Outside the small UMP clique of Sarkoland, another race to watch is Porto-Vecchio (Corse-du-Sud) where regionalist leader Jean-Christophe Angelini – with 45.7% – finds himself the favourite against UMP deputy Camille de Rocca Serra (40%) – in the Rocca Serra clan fiefdom since 1815 no less. Regionalists should also look at Christian Troadec in Carhaix-Plouguer where the regionalist mayor of Carhaix (Troadec) is favoured with 43% against 22% for the PS. Same region, in Vannes-Centre the UMP (and hardcore anti-Sarkozy Villepiniste) mayor of the city, François Goulard is in a tough race to win a cantonal presence (eying the departmental presidency). He took 38.7% against 23.9% for the PS. A Green candidate taking nearly 15% edges the left closer, with DVD (6.9%) and FN (10.7%) votes making the balance. In Amiens-4 Est, orthodox PCF deputy Maxime Gremetz (who is slightly mad to say the least) is in a tough position in a runoff against an incumbent Socialist who won 36.4% against his 26.8%. The official PCF candidate (the moderate PCF Politburo hates Stalinist Gremetz) won 18%. In Nice-14, mayor Christian Estrosi’s wife is in good shape to defeat PS incumbent Paul Cuturello. She took 34% against 29.3% for Cuturello. Former mayor Jacques Peyrat (DVD, ex-FN) won 21.4% but not enough to make the runoff. Peyrat clearly took FN votes, they won only 12%.

Often times, cantonal elections – this series in particular – are interpreted in municipalities as a sort of mid-term election for the incumbent mayors. In 2004, the right had done badly in Nice because then-mayor Jacques Peyrat (ex-FN, now DVD) was unpopular. Now, Estrosi’s UMP is in good shape to reclaim at least two seats (hopes for more got dashed by the FN pipping the UMP for the runoff spot). In Argenteuil, the incumbent PS administration is unpopular – and leaves the UMP on track to win back both of the cantons up this year in town. In the Nord canton, former UMP mayor Georges Mothron (a tough on crime guy) has 35.9% against 19.6% for the EELV candidate with the FN’s 16.7% deciding the race (probably for Mothron). In Metz, incumbent PS mayor Dominique Gros got a narrow second place behind the FN in his Metz-1 canton.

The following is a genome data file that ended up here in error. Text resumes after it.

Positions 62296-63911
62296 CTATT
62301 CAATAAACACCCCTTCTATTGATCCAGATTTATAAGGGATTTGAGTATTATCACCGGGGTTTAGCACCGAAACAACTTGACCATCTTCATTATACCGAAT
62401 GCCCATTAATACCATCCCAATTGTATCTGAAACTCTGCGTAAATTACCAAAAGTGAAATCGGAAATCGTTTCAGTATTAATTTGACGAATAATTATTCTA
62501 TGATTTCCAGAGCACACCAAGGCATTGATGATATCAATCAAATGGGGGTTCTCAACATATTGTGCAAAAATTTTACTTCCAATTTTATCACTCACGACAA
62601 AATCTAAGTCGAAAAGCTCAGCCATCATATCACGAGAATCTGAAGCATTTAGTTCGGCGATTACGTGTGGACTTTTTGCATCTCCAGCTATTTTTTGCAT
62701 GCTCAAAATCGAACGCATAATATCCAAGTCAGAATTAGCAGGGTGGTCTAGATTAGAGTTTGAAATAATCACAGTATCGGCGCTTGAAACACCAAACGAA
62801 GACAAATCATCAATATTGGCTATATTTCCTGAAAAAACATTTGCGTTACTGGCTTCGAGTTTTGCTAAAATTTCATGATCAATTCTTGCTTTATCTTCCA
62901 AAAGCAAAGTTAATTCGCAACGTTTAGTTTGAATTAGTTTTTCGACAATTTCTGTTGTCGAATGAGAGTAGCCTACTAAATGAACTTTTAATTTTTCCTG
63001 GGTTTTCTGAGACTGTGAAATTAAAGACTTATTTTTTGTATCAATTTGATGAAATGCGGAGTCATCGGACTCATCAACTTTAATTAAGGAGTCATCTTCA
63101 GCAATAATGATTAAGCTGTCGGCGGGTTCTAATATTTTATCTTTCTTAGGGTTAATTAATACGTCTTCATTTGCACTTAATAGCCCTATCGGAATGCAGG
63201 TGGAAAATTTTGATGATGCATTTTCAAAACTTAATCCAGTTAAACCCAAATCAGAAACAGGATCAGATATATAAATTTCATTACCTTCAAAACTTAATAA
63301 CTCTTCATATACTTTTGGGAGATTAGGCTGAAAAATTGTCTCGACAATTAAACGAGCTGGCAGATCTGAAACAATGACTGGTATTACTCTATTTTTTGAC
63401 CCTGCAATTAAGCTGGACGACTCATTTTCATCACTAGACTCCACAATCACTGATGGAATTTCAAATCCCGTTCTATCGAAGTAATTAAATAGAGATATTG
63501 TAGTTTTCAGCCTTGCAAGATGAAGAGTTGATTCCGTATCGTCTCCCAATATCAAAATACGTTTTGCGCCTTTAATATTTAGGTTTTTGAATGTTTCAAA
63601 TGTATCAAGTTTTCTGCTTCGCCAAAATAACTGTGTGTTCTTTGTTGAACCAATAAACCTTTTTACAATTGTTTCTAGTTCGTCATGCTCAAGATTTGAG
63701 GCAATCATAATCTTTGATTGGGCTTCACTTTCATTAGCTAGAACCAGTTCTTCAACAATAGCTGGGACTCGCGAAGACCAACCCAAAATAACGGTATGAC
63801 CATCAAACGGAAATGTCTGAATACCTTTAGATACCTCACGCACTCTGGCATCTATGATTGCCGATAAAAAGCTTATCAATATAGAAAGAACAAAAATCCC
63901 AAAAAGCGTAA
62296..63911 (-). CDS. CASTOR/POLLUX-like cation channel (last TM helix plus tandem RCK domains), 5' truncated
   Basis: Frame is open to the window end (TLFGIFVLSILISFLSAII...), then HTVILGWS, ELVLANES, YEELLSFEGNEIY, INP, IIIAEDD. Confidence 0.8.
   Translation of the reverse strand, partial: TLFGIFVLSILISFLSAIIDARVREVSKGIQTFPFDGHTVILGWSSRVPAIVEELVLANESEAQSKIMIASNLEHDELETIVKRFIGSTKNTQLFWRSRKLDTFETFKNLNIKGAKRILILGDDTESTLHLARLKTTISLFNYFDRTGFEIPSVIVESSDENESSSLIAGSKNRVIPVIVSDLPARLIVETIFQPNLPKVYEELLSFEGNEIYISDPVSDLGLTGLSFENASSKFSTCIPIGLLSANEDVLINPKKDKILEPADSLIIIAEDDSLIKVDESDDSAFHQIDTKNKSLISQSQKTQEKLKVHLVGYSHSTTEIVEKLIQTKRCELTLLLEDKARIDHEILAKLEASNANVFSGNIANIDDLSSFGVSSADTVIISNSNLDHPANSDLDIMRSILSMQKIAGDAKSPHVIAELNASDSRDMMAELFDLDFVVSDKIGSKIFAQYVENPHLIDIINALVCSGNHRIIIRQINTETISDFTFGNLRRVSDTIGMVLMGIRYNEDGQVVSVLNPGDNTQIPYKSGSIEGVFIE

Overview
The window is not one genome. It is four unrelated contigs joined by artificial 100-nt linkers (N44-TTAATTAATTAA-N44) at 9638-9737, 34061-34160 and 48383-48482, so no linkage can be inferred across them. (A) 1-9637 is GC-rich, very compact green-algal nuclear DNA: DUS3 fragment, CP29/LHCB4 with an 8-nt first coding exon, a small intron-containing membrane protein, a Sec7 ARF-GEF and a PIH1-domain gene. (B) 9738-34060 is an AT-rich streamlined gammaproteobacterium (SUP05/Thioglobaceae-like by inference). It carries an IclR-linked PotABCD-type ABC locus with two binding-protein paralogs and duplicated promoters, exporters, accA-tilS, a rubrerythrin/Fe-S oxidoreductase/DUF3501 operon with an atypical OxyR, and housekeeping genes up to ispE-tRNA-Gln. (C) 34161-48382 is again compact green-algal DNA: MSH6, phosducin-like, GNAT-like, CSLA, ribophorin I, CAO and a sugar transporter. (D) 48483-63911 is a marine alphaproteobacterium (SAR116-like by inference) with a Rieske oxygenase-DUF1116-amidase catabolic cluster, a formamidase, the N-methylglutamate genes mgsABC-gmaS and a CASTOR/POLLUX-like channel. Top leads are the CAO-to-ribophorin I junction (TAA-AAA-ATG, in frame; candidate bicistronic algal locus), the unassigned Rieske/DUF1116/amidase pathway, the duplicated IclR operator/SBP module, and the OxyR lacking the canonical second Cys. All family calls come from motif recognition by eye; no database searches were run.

Arguably, the big day – runoffs – are on March 27. Stuff to look for in these runoffs are, first and foremost, the FN’s best hope cantons and whether they can win any of them and if so, how many of them they can win. Looking at these same cantons, track how the first round eliminated vote – be it UMP or leftie – goes and if the UMP>FN vote is particularly important. Secondly, in cantons where the FN is out but strong, absolutely look at how their vote goes – does it have an effect, does it help the left or right? That should tell us lots of interesting things looking ahead to 2012. A few cantons will see civil war runoffs between PS and a Communist or Green. In the latter cases, look at how the right-wing vote might help elect a Green as it happened in Grenoble in 2004 (and almost in Villeurbanne-Centre’s recent by-election). In terms of departments, all eyes on the Rhône and Aveyron which I deem too close to call. The aforementioned interesting cantons will of course be worth watching. Later, the so-called “third round” election of departmental executives can and will see surprises and random rural independents or centrists voting weirdly and throwing all our neat calculations flying out the window. There is also, perhaps, a sleeper department, which nobody really sees switching – which will switch. The Ain was perhaps that sleeper in 2008. Following the runoff, I’ll update my massive cantonal maps (and fix errors on it) and post the updated version to give an overall view of the new picture.